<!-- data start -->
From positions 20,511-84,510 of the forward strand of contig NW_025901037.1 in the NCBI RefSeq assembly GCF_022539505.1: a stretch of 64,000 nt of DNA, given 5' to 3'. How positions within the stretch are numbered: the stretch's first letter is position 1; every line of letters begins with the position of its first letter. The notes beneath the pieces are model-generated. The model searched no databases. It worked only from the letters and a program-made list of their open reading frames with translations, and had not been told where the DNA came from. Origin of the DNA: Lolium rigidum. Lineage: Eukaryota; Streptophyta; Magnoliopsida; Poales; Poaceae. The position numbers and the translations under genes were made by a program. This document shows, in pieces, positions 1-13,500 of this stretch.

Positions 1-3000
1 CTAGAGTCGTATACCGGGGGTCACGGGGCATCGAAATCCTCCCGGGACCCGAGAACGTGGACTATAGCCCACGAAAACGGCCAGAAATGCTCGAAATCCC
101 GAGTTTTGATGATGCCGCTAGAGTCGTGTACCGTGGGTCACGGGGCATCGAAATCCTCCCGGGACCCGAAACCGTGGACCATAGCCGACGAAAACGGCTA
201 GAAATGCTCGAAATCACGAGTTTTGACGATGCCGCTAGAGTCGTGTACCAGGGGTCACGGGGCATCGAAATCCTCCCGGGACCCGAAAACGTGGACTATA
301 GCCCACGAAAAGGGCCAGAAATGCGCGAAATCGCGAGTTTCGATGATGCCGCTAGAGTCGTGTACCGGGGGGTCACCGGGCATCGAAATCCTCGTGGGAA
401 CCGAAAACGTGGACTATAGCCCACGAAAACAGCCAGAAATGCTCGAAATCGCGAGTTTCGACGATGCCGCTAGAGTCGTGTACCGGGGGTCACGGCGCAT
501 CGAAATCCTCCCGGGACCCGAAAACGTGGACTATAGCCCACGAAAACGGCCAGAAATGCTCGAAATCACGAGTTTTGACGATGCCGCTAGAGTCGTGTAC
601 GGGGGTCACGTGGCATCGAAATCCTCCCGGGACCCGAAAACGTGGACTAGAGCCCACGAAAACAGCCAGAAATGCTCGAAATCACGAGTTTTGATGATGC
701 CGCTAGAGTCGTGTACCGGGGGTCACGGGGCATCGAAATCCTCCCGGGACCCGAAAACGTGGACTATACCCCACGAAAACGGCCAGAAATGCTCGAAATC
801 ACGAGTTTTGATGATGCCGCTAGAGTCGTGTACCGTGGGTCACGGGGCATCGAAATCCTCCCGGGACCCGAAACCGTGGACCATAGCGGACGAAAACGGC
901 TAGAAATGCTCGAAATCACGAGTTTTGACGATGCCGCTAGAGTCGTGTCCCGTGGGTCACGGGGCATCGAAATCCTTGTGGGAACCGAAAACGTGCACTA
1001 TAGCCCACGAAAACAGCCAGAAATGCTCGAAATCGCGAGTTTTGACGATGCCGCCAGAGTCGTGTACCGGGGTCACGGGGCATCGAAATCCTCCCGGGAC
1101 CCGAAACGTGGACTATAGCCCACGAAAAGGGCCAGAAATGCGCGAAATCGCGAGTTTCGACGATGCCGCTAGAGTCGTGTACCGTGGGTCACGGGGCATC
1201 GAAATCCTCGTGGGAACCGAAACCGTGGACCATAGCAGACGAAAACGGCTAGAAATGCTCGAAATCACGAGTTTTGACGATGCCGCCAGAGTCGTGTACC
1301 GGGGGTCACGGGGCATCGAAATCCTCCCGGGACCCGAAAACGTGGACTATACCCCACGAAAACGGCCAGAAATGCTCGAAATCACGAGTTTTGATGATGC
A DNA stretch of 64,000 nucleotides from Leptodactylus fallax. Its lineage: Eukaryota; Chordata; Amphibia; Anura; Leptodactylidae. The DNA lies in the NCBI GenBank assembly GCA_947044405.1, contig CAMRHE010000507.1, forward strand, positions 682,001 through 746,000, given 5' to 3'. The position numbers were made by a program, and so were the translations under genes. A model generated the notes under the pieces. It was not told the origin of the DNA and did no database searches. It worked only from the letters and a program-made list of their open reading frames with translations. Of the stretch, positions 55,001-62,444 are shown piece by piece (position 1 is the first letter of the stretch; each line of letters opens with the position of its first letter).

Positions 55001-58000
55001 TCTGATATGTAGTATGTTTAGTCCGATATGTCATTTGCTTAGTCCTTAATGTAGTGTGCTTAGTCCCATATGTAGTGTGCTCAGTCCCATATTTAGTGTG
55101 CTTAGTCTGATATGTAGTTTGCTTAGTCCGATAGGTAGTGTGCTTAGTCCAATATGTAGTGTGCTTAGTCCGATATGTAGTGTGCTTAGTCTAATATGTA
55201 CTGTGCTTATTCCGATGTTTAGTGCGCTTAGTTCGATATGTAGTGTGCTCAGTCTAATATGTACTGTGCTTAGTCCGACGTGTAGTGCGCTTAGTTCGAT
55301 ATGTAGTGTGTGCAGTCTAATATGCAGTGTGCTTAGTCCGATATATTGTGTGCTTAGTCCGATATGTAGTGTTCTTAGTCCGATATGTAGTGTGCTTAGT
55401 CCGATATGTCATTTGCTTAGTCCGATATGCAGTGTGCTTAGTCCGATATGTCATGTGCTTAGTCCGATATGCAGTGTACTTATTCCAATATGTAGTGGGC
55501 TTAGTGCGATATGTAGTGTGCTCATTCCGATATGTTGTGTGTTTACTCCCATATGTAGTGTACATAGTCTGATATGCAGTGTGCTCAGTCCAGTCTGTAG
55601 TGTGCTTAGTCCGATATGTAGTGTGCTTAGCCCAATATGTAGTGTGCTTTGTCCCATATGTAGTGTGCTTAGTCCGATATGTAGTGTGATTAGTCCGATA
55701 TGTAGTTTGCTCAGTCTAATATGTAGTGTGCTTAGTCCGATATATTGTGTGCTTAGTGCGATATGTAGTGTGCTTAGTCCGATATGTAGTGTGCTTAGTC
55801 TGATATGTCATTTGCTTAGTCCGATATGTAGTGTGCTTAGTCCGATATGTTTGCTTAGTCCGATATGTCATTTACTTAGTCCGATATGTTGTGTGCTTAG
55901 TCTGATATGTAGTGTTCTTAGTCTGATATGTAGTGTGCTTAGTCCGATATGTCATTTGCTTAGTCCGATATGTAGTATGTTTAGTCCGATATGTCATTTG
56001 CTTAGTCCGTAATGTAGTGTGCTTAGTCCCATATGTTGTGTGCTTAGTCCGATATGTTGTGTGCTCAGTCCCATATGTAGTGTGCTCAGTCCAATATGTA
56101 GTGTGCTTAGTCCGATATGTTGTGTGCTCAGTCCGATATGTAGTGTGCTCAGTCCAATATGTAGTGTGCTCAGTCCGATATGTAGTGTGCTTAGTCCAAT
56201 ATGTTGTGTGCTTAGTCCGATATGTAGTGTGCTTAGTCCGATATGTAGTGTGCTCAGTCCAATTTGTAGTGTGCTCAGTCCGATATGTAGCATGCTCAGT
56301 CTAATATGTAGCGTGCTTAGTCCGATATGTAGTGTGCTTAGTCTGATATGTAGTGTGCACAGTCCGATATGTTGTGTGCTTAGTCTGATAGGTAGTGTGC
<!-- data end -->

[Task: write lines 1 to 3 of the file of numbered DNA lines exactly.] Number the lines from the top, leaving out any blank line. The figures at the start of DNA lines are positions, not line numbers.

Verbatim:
From positions 20,511-84,510 of the forward strand of contig NW_025901037.1 in the NCBI RefSeq assembly GCF_022539505.1: a stretch of 64,000 nt of DNA, given 5' to 3'. How positions within the stretch are numbered: the stretch's first letter is position 1; every line of letters begins with the position of its first letter. The notes beneath the pieces are model-generated. The model searched no databases. It worked only from the letters and a program-made list of their open reading frames with translations, and had not been told where the DNA came from. Origin of the DNA: Lolium rigidum. Lineage: Eukaryota; Streptophyta; Magnoliopsida; Poales; Poaceae. The position numbers and the translations under genes were made by a program. This document shows, in pieces, positions 1-13,500 of this stretch.

Positions 1-3000
1 CTAGAGTCGTATACCGGGGGTCACGGGGCATCGAAATCCTCCCGGGACCCGAGAACGTGGACTATAGCCCACGAAAACGGCCAGAAATGCTCGAAATCCC